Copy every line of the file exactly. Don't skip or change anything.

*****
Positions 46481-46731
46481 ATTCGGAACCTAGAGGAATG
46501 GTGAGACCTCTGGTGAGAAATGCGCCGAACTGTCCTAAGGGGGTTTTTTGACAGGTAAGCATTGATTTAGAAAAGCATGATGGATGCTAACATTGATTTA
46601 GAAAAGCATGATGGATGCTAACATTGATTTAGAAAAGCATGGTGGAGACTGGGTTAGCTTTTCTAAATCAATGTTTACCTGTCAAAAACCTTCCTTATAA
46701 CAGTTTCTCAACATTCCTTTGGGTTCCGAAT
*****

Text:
Positions 46481-46731
46481 ATTCGGAACCTAGAGGAATG
46501 GTGAGACCTCTGGTGAGAAATGCGCCGAACTGTCCTAAGGGGGTTTTTTGACAGGTAAGCATTGATTTAGAAAAGCATGATGGATGCTAACATTGATTTA
46601 GAAAAGCATGATGGATGCTAACATTGATTTAGAAAAGCATGGTGGAGACTGGGTTAGCTTTTCTAAATCAATGTTTACCTGTCAAAAACCTTCCTTATAA
46701 CAGTTTCTCAACATTCCTTTGGGTTCCGAAT